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A few precincts’ tickets didn’t list library referendum

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Nineteen residents who wanted to vote early cast ballots that were missing a big question: whether to approve a $30 million library project.

But they’ve since been allowed to come in to vote on the Johnson County Public Library District referendum or been sent through certified mail a new ballot with the question.

The problem was discovered when a married couple voted early last week and went to the clerk’s office wondering why they paid taxes to the countywide library system but weren’t allowed to vote on the proposed downtown Franklin library, Johnson County Clerk Sue Anne Misiniec said.

The library district is asking voters for permission to spend $29.9 million and build a new library and parking structure and remodel parts of the White River branch and current Franklin branch.

Turned out, voters in 10 precincts in White River and Pleasant townships did not have the library referendum question on their ballots, Misiniec said.


You don’t have to declare a party in order to vote on the $30 million library project in the primary election.

Background: The library referendum question is being asked at the May primary election, when voters traditionally pick Republican or Democratic nominees.

Declaring a party: Voters typically have to ask for a Republican or Democratic ballot in order to vote in the primary because it’s when the major parties nominate their candidates for the general election in the fall.

Alternative: Voters can ask for a nonpartisan ballot if they want to vote on only the library referendum but not for any Republican or Democratic candidates.

What it is: A nonpartisan ballot has only the library referendum question on it and nothing else.

What to do: Ask a poll worker for a nonpartisan ballot when you check in.

Johnson County’s GIS maps didn’t identify those precincts as being part of the Johnson County Library District, she said. Voter registration employees had no way of double-checking whether the map was accurate, since it was the only map they had.

She informed the GIS department about the mistake, and it has corrected the problem, director Aaron Shaw said.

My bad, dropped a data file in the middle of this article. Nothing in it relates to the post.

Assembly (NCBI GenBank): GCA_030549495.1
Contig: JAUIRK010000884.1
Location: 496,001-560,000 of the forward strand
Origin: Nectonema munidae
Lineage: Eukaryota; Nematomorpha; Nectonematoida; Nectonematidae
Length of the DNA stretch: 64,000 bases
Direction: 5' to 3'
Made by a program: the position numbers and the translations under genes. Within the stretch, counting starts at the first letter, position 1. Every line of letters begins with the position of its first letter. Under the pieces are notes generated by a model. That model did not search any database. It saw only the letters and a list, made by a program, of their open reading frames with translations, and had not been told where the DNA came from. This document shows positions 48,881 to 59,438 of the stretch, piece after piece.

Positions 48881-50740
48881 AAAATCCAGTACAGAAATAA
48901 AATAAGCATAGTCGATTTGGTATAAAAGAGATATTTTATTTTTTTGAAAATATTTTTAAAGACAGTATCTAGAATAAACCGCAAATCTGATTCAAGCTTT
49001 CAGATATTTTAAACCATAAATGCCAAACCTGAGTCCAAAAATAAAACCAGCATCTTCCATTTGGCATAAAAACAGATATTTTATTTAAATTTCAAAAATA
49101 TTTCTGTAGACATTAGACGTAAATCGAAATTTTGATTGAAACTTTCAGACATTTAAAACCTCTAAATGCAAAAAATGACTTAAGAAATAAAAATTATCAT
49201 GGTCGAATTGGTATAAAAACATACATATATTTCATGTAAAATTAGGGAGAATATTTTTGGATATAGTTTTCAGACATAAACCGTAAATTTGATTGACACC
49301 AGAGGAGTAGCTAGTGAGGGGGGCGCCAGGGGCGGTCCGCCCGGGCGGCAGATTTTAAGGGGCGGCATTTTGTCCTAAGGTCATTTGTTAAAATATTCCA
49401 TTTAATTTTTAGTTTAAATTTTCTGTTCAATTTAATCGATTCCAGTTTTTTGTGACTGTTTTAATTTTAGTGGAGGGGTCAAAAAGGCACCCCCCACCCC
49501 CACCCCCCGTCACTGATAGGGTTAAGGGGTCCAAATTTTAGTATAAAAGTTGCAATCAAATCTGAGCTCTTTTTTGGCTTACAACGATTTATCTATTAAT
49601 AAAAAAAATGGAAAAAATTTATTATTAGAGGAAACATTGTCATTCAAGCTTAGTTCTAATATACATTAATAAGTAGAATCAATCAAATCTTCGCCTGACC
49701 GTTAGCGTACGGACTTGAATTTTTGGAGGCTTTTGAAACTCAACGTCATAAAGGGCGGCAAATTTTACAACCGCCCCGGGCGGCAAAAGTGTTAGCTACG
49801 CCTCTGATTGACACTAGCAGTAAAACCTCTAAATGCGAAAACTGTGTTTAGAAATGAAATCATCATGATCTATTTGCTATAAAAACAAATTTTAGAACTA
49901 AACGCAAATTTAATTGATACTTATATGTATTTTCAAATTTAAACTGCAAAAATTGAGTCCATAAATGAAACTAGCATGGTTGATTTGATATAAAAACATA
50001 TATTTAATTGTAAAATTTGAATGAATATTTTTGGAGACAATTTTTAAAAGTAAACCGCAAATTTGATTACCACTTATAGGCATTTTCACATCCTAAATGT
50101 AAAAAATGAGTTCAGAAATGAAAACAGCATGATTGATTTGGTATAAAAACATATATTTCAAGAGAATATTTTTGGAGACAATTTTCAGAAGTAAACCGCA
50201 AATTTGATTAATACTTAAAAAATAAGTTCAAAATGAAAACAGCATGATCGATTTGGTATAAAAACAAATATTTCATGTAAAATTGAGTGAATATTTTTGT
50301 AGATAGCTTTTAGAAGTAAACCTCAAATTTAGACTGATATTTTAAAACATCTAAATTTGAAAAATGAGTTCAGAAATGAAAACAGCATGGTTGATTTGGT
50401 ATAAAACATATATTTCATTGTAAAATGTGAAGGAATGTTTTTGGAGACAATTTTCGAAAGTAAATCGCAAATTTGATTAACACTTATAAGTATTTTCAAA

“It was a mistake on our end with precincts that should be voting in the library referendum,” he said. “As soon as it was brought to our attention, we fixed the issue and sent the information back to the clerk.”

The county GIS is reviewing data to figure out how the mistake was made, Shaw said. The office since has gone back and reviewed tax information to double- and triple-check all the other precincts to ensure they’re correct.

“Fortunately, everything was fixed pretty early in the process,” he said.

The clerk’s office added the library referendum question by reprogramming the ballots voters in those 10 precincts used while voting early, Misiniec said. Early voting has started at the Johnson County Courthouse. The county also printed 2,500 new absentee ballots with the library referendum questions, if voters from the affected precincts request absentee ballots by mail.

No estimate is available for how much it cost to reprogram and reprint the ballots, Misiniec said.

The clerk’s office already mailed out 15 ballots without the library question to voters but has identified everyone who was affected, she said.

Four voters who cast absentee ballots at the courthouse came back in and were allowed to vote on new paper ballots that asked solely about the library referendum. Certified mail was sent to the 15 voters who had mailed in absentee ballots.

Misiniec said the paper ballots they got asks just one question: “Shall Johnson County Public Library issue bonds to finance the construction of a new library building in Franklin, Indiana, and for the renovation of the existing Franklin and White River buildings (“the Project”), which Project is estimated to cost not more than $29,955,000 and is estimated to increase the property tax rate for debt service by a maximum of $0.0426 per $100 of assessed value?”

The voter registration office has secured the ballots they’ve mailed back in a separate ballot box. The election board will count them by hand on election night before adding them to the total.

Voter registration employees were able to quickly fix the problem and ensure that everyone in the library district can cast a ballot on the downtown library project.

“Thank goodness everyone just started voting,” Misiniec said. “It was a very small number that had been affected, and it’s been fixed.”

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